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Comment Re: Better be ready to be beat up when layed off w (Score 1) 530

So then you are looking at specialized equipment thinking it can replace a human at a generic job? I think you are doing a couple of things wring here: underestimating our desire to build generic robots while overestimating capacity of specialized equipment to replace people at generic jobs within newer companies that don't have the capital to acquire or build very specialized equipment. In either case I think my points still stand, if the equipment is too specialized and expensive, humans can compete if they can provide quality, if the equipment is so general purpose and ubiquitous that anybody can afford it with a few months of pay, then people would be acquiring it to rent it out to businesses or to do jobs just like the owner operator truck drivers of today.

As to taxes and regulations, obviously they are making human labour less competitive compared to capital, is this even a question? A robot will not sue the company for 'wrongful termination' or for 'sexual harassment' or anything else for that matter (regardless of the merits). Regardless of what /. says, robots will not form unions,there will be no mandate for payroll tax or minimum wage or medical insurance, etc. These are government inventions that make people uncompetitive against labour.

Comment Re:Godspeed, John Glenn (Score 1) 83

Some people waste their lives, or never really accomplish anything. John Glenn was not one of those people.

I heard a variation on that that went something like, "Most people wonder if they've made the world better than they left it, a Marine is not one of those people."

Semper Fi, Colonel, you are relieved of your duties.

Comment Re:Godspeed, John Glenn (Score 1) 83

I assume you were also a US Senator, an officer in the USMC, a US Navy test pilot and flight instructor, and a war veteran. This short list of accomplishments is far beyond being "meat in a can".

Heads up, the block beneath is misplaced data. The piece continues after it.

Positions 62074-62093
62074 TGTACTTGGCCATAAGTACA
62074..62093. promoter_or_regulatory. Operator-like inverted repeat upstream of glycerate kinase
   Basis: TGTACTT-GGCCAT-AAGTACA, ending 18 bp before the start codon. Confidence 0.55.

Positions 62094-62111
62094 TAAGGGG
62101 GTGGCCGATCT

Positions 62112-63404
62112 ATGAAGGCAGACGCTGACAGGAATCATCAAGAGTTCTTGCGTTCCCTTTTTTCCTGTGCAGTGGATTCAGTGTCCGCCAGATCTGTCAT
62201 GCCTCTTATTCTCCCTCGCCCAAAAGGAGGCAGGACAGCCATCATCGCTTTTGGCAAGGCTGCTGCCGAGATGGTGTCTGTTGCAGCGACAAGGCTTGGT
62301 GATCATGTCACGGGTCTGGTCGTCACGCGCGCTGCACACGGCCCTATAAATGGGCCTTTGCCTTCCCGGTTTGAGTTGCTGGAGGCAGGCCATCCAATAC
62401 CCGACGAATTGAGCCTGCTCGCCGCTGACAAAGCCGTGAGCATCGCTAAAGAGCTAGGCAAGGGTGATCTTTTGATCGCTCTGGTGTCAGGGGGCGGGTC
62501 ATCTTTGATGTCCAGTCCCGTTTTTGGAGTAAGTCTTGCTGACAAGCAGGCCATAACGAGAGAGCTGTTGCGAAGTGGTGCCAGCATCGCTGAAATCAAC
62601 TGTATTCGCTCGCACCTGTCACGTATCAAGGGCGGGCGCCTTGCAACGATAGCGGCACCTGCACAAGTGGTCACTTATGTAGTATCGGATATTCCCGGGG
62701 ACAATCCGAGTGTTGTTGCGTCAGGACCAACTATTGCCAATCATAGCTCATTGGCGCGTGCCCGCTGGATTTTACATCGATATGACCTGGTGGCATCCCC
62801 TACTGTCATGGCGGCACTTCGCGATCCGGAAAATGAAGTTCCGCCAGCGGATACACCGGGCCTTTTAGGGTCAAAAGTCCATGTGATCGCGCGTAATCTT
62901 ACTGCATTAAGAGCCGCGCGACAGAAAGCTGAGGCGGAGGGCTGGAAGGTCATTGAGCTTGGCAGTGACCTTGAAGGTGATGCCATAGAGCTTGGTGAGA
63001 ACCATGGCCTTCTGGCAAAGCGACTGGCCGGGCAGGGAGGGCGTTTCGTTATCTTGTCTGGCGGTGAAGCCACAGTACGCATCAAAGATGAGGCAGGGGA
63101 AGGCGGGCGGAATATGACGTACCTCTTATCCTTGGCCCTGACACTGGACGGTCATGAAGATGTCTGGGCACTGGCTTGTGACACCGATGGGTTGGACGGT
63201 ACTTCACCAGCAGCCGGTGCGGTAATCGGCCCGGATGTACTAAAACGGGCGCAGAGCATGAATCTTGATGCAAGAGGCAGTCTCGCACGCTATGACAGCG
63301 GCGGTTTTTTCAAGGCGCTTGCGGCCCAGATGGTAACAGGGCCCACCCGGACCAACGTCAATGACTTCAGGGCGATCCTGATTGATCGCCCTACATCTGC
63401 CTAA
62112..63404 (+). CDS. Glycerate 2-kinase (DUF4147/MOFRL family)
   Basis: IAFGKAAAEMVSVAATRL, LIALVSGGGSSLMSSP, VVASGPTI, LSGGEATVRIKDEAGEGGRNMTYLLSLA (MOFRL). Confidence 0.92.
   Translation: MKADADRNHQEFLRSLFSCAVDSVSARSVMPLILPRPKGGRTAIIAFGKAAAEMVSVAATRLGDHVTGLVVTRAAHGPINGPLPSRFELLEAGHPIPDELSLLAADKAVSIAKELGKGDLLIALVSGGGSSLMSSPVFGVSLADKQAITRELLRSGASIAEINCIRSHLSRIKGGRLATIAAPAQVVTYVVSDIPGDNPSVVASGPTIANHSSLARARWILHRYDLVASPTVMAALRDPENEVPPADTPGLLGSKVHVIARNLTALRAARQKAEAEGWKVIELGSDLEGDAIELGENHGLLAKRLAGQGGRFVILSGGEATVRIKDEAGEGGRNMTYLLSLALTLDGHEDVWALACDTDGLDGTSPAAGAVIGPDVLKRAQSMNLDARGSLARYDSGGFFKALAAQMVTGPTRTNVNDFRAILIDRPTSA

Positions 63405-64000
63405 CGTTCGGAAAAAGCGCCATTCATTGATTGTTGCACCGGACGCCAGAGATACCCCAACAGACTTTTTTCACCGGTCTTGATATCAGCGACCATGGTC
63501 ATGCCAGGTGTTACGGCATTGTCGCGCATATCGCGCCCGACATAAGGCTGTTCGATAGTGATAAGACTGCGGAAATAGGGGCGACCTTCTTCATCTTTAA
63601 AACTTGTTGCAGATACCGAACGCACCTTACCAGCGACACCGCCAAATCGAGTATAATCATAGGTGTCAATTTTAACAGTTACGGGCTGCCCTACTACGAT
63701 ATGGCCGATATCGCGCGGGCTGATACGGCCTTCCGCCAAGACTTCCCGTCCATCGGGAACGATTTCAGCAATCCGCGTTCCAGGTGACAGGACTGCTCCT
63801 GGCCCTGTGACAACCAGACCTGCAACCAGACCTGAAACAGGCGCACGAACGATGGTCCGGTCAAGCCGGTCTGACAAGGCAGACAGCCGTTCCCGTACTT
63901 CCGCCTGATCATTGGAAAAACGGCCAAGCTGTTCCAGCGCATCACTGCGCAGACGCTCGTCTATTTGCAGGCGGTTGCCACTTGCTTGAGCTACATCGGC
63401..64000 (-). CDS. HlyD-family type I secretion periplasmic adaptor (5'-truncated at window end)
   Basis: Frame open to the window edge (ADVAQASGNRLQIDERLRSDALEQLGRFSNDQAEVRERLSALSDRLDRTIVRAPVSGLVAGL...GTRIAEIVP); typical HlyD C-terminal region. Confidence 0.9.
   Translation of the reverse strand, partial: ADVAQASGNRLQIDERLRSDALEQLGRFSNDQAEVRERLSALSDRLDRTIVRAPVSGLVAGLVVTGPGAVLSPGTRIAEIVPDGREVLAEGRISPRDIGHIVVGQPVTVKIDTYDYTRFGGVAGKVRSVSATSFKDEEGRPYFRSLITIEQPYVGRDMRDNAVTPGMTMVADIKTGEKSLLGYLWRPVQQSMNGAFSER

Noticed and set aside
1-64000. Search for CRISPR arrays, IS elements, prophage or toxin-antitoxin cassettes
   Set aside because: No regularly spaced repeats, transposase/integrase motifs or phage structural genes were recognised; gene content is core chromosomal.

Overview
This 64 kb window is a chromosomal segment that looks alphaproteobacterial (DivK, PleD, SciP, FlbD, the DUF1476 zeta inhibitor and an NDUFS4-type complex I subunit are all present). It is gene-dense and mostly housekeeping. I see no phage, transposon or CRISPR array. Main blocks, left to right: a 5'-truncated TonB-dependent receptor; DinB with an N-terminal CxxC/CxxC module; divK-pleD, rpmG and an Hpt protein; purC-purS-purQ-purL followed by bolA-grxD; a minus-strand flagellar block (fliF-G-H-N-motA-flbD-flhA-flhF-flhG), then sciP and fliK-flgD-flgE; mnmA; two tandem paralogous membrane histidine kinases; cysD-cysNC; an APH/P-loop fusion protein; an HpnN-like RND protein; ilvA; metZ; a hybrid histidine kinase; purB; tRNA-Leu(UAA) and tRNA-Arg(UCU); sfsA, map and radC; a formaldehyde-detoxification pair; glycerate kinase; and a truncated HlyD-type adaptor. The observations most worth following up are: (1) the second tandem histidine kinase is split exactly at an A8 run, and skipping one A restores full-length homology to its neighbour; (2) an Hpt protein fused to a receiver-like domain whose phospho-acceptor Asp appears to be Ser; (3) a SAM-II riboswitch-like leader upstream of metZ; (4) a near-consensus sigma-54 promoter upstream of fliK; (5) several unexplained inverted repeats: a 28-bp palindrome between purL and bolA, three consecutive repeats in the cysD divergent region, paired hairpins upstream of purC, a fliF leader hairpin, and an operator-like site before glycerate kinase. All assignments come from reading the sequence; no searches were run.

He was also the first person to complete a transcontinental flight that averaged supersonic speeds. He had to refuel at subsonic speeds but the average speed through the coast to coast flight exceeded that of a typical rifle bullet. That is not an easy thing to do and is something for the record books.

He is also the oldest person to date to go into space. He was a "payload specialist" where one could argue he was the payload. You might argue this accomplishment is simply being "meat in a tin can" again but just living to be 77 is an accomplishment, and he went into space at that age. If you live to be that old, and are willing to climb into a tin can that accelerates at about 9Gs, and live to talk about it for nearly 20 years then you might have some standing to claim this is nothing to celebrate.

Comment Re:We knew this going in (Score 1) 555

She didn't even have to pick Bernie; there's other not-so-establishment people should could have picked out of the Democratic party. Elizabeth Warren for one, would have been an interesting choice as then they'd have had two women on the ticket, with the VP pick at least being fairly popular among the progressives and Bernie voters. I honestly think even doing this would have won her the election, as it probably would have brought more young voters to the polls, hoping that Hillary would croak early on leaving Warren in charge.

Comment Re:We knew this going in (Score 1) 555

Sorry, no. She royally pissed off all the Bernie voters with that move (plus hiring DWS). This election was basically about establishment vs. non-establishment. People who wanted a big change were screaming for either Trump or Bernie, because they were both non-establishment. Hillary did absolutely nothing to get the Bernie voters back on her side after winning the primaries (or is it "winning" the primaries?), except getting Bernie to stump for her which just wasn't enough after she picked the most pro-establishment democrat she could find to be her running mate. So lots of Bernie voters either sat out the election, or voted 3rd party, or possibly even for Trump.

Of course, Trump seems to be picking a bunch of establishment people to surround himself with (including his VP), but that's another issue. I never said the anti-establishment Trump voters were smart.

Comment I hope AI can make coding redundant (Score 1) 41